5 Tips for Better Recovery

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Optimizing your Recovery from Exercise

“Delayed onset muscle soreness” (DOMs) is the official name for muscle soreness that occurs 24 to 48 hours after exercise and typically subsides after a couple of days. While minor degrees of muscle soreness can be motivating for some people, there is a point where that soreness stops being motivating, and can actually lead to a reduction in exercise frequency and intensity. Worst case scenario severe muscle soreness can make an individual scared of exercise, or fear that they will injure themselves, and stop exercising all together!

Fortunately, with an individualized exercise routine and recovery strategies, no one needs to suffer from extreme muscle soreness after their workouts.

Below are 5 strategies to help improve your recovery after exercise, avoid excessive muscle soreness, improve energy levels after workouts, and allow you to exercise more intensely and frequently!

1) Get enough sleep

According to a 2011 study by the CDC, around 25% of Americans do not get enough sleep, and 1 in 10 suffers from chronic insomnia. Sleep is vital for proper recovery. Growth hormone, which plays a major role in tissue repair in the body, is secreted almost entirely during sleep. If sleep is disturbed, your ability to recover from exercise is significantly hampered. Additionally, the brain recovers from the stresses placed on it during the day primarily during deep sleep. The brain and nervous system are stressed during exercise just as your body is, and proper sleep is essential to quick and full recovery of your brain and nervous system, a good mood, and high energy levels. PS- Yes, I sleep in my uniform 😉soy

2) Eat a nutrient and protein rich diet

In our collective experiences evaluating thousands of food logs at AFS, inadequate protein intake is one of the most common nutritional mistakes people make. The commonly cited protein recommendation of 0.8 grams per kilogram of body weight per day (or about 0.4 grams per lb) is a bare minimum amount to avoid malnutrition in a non-exercising population. For those who are regular exercisers, particularly if you have body composition based goals, a protein intake closer to 90% of your body weight in grams of protein per day, would be a better goal. For example, this would be about 135g for a 150 lb individual. Check out our blog posts on protein intake for more information.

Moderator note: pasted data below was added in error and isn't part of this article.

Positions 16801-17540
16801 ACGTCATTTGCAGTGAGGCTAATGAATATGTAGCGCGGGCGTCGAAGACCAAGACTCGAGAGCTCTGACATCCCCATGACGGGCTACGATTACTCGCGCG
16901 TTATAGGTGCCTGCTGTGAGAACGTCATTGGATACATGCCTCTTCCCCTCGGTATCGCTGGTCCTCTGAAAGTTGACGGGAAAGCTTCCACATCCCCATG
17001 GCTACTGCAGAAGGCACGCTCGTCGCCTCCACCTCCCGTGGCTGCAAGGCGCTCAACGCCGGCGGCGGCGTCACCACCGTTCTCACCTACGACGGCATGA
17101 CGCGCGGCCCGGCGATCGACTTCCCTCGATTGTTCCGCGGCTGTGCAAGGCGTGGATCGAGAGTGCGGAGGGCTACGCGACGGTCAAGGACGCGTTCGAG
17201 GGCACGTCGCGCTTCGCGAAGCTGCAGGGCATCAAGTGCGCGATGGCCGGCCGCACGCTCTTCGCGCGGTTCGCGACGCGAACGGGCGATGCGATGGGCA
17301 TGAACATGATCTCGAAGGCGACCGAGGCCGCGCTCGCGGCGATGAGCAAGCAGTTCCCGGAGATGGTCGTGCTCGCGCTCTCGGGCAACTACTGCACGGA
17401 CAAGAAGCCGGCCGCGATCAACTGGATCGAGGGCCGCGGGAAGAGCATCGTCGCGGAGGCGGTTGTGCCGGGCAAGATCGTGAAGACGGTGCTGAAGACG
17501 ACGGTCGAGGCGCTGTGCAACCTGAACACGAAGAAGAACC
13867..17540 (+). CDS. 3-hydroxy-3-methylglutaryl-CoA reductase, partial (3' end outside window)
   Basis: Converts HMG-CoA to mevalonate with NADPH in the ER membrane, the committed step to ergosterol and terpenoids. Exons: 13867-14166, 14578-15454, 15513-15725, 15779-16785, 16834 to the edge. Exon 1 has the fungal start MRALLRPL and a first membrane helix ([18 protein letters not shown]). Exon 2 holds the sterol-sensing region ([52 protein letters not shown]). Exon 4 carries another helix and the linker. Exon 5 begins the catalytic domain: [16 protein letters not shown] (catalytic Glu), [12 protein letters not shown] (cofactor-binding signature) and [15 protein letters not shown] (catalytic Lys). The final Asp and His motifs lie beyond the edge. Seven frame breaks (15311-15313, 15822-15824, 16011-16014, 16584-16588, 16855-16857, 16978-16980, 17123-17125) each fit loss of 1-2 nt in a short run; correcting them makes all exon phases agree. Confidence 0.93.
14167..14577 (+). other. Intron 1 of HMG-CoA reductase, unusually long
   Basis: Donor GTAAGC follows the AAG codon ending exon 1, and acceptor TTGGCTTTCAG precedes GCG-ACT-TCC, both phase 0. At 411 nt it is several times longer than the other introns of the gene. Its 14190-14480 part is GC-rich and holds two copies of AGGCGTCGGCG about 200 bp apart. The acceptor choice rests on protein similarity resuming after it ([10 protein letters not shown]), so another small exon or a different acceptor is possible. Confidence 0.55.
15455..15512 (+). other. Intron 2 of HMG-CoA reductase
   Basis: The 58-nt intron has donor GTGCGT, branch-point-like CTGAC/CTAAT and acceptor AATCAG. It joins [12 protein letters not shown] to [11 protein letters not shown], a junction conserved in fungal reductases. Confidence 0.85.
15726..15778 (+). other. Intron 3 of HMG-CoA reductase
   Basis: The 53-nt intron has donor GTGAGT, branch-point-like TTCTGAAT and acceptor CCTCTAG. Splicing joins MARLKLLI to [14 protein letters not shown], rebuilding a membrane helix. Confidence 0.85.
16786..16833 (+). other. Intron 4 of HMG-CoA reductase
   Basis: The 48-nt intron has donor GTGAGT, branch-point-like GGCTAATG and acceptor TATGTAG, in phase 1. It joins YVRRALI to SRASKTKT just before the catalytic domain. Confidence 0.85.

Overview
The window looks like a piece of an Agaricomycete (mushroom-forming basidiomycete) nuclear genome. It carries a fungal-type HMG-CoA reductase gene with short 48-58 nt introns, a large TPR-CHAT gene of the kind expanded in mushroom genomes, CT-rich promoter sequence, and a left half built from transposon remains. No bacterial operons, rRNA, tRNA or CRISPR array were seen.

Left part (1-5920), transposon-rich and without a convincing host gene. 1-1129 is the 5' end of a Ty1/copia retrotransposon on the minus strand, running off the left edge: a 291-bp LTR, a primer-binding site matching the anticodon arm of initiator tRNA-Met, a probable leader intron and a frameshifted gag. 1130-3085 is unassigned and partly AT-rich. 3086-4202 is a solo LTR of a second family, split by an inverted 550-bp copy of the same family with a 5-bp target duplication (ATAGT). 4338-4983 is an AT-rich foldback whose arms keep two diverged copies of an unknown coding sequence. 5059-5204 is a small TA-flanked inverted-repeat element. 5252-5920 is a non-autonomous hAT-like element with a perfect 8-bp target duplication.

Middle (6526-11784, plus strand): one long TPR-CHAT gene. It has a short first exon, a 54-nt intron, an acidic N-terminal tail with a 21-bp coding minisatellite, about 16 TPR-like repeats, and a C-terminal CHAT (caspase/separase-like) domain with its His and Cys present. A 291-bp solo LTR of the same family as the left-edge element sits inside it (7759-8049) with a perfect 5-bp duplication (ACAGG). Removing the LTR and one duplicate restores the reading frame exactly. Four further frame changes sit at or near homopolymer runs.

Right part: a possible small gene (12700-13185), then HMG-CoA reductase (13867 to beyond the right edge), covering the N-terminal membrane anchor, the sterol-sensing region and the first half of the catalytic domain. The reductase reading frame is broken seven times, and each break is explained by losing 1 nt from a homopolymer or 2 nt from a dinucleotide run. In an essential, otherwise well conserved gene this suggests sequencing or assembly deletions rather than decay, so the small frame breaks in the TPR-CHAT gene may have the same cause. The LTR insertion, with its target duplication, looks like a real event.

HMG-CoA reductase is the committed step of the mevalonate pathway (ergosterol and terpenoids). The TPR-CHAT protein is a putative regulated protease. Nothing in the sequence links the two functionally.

Additionally, eating a lot of fruits and vegetables will ensure you’re getting adequate amounts of essential vitamins and minerals which are also important for promoting general health, improving energy, and helping you recover to your fullest after your workout. (I guess mom was right!)

3) Recover Actively

Active recovery is the practice of using low-intensity exercise like walking, or other recovery strategies such as stretching, or foam rolling to help recover faster, and more fully from higher intensity training sessions. Incorporating some extra stretching or a light walk the night after a hard workout, &/or the following morning, can go a long way towards speeding up your recovery! Although moving around is normally the last thing you want to do when you’re sore, it’s one of the best things for you!

4) Rest

Exercising can be addictive. Trust me, I know. But rest is just as important to achieving your fitness goals as the actual exercise session is! If you do not give your body enough time to rest in-between exercise sessions you’re opening yourself up to an increased risk of overuse injury. Nothing will stop you from reaching your goals faster than an injury. Additionally, too little rest and too much exercise can actually make it HARDER to lose fat mass, gain lean mass, or improve exercise performance. Consult a fitness professional such as your Fitness Practitioner if you are worried about over-exercising.

5) Stay consistent!

One of the most common triggers for severe muscle soreness is exercise that is different from what you are accustomed to! Regardless of the amount weight lifted, repetitions performed, types of exercises used and so on, if the exercise stress is relatively new to you, you will likely be quite sore. The best way to combat this is by staying consistent to your workout routine. Even the most intense of exercise sessions can be adapted to and recovered from using the strategies above, as long as you STAY CONSISTENT. Without consistency, you can do everything else right and still be extremely sore the days following a workout.

Take Home Message

All recreational exercisers and athletes have experienced the effects of severe muscle soreness at some point in their fitness journey. Some people are motivated by it, while others get extremely turned off and scared. Luckily, DOMs is nothing to be afraid of. Some muscle soreness is to be expected after a relatively intense exercise session, however no one has to experience chronic or severe soreness if the proper precautions are taken. Think about which of the above areas you can improve on most, and try to incorporate them into your weekly routine.

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